GDP per capita, the effect of a one percentage point increase in the Gini coefficient on the share of
population with secondary education is -0.23 percentage points (s.e. 0.09 percentage points). At the
25th percentile of initial GDP per capita the effect is 0.20 percentage points (s.e. 0.13 percentage
points); at the 75th percentile of initial GDP per capita it is -0.72 percentage points (s.e. 0.26
percentage points). For tertiary education the effects are somewhat smaller but still statistically
significant. For example, the estimates in column (3) of Table 8 imply that at sample mean initial
GDP per capita the effect of a one percentage point increase in the Gini coefficient on the share of
population with tertiary education is -0.05 percentage points (s.e. 0.05 percentage points); at the 25th
percentile of initial GDP per capita the effect is 0.16 percentage points (s.e. 0.07 percentage points);
and at the 75th percentile of initial GDP per capita it is -0.30 percentage points (s.e. 0.13 percentage
points).
5.4 Extensions
In this section we consider two extensions of our baseline econometric model. The first extension is
to interact initial (i.e. 1970) average years of schooling with income inequality. If schooling is a key
determinant of GDP per capita then we should find similar results to those in Section 5.1. The
second extension is to include in the model an interaction between income inequality and the GDP
share of government expenditures (in addition to an interaction between schooling and income
inequality). This extension allows to examine the question of whether initial cross-country
differences in schooling have an effect on the impact that income inequality has on GDP per capita,
independently of a relationship between schooling and the size of government.
Table 9 presents estimates from an econometric model where initial (i.e. 1970) average years
of schooling in the population are interacted with income inequality. The estimated coefficient
13
(standard error) on the interaction term between average years of schooling and the Gini coefficient
is -0.49 (0.09), see column (1). This suggests that the marginal effect of income inequality on GDP
per capita growth is significantly decreasing in countries' initial level of human capital. The same
message is obtained when considering the income quintiles, see columns (2)-(6).
To illustrate the implied difference in marginal effects, it is useful to consider some specific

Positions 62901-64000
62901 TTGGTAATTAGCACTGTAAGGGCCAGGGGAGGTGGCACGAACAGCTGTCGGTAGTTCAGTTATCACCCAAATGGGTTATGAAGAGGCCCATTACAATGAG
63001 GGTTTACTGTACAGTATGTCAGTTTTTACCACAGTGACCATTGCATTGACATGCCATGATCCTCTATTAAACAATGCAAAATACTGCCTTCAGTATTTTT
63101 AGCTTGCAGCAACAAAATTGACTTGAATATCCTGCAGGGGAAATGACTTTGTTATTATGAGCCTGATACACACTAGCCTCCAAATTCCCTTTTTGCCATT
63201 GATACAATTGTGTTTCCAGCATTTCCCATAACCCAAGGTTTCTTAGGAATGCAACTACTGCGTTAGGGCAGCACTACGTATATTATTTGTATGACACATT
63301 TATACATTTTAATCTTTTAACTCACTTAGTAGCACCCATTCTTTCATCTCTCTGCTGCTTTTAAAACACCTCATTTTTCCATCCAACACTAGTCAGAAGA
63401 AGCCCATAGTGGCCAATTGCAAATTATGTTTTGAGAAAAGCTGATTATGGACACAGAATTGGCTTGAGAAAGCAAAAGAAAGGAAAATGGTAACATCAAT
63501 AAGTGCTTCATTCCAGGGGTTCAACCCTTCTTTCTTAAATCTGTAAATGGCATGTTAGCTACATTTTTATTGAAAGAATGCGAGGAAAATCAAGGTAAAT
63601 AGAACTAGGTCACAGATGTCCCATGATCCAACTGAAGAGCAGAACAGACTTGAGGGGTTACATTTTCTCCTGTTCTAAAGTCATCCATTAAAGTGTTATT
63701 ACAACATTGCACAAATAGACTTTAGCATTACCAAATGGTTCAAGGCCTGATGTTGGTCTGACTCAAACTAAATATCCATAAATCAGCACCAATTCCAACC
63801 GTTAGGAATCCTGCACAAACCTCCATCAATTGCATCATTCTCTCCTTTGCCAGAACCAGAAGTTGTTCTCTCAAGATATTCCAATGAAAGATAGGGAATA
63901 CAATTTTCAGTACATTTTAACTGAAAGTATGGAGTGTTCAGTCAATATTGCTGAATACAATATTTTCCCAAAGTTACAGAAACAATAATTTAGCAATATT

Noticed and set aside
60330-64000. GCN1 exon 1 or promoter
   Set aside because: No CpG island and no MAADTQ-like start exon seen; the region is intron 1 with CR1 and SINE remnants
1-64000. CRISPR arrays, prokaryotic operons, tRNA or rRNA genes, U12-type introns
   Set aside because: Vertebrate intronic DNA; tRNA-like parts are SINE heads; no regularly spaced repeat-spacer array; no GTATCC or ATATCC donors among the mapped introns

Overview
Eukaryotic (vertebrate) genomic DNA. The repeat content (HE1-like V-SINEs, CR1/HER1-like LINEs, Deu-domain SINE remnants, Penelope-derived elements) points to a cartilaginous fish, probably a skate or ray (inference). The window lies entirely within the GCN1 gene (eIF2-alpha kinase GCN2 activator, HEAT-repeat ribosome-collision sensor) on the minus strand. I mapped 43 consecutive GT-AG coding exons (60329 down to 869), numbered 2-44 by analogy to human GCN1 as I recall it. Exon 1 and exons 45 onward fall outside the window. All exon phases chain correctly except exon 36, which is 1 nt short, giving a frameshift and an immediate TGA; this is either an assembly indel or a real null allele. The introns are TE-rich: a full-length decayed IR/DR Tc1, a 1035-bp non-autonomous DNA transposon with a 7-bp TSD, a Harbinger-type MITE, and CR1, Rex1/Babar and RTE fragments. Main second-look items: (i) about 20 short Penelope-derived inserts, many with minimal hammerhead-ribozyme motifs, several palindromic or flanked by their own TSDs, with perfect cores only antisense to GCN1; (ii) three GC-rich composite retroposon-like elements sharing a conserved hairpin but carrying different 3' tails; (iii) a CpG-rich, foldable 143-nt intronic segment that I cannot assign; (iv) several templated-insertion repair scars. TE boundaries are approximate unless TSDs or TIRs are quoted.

values of the average years of schooling in the sample. At the 25th percentile, the average years of
schooling is around 4.2 years. Plugging the value of 4.2 into the estimates shown in column (1) of
Table 9 yields a predicted marginal effect of 0.51 with a standard error of 0.18.; that is, a one
percentage point increase in the Gini coefficient increases GDP per capita by around 0.5 percent.
Consider now the sample median of average years of schooling. The sample median is around 6.4
years. The predicted marginal effect (standard error) at the median value of schooling is -0.56
(0.22). It is also instructive to consider the effect at the 75th percentile. At the 75th percentile the
value for average years of schooling is around 8.6 years. The predicted marginal effect (standard
error) is in that case -1.64 (0.39).
In Table 10 we document the robustness of the interaction between initial years of schooling
and inequality to restricting the sample to: (i) Asia (column (1)); (ii) Latin America and the
Caribbean (column (2)); the pre-1990 period (column (3)); and the post-1990 period (column (4)).
As can be seen from Table 10, the coefficient on the Gini coefficient is significantly positive while
the coefficient on the interaction between the Gini coefficient and schooling is significantly
negative.
Table 11 reports estimates from an econometric model that includes an interaction between
income inequality and schooling as well as an interaction between income inequality and
government size (as measured by the GDP share of government expenditures). The table shows that
there is a negative interaction effect between income inequality and the size of government. Hence,
income inequality is less conducive for GDP per capita growth in countries with a higher share of
14
government expenditures in GDP. Importantly, the table shows that the interaction between income
inequality and schooling remains negative and significant when controlling for an interaction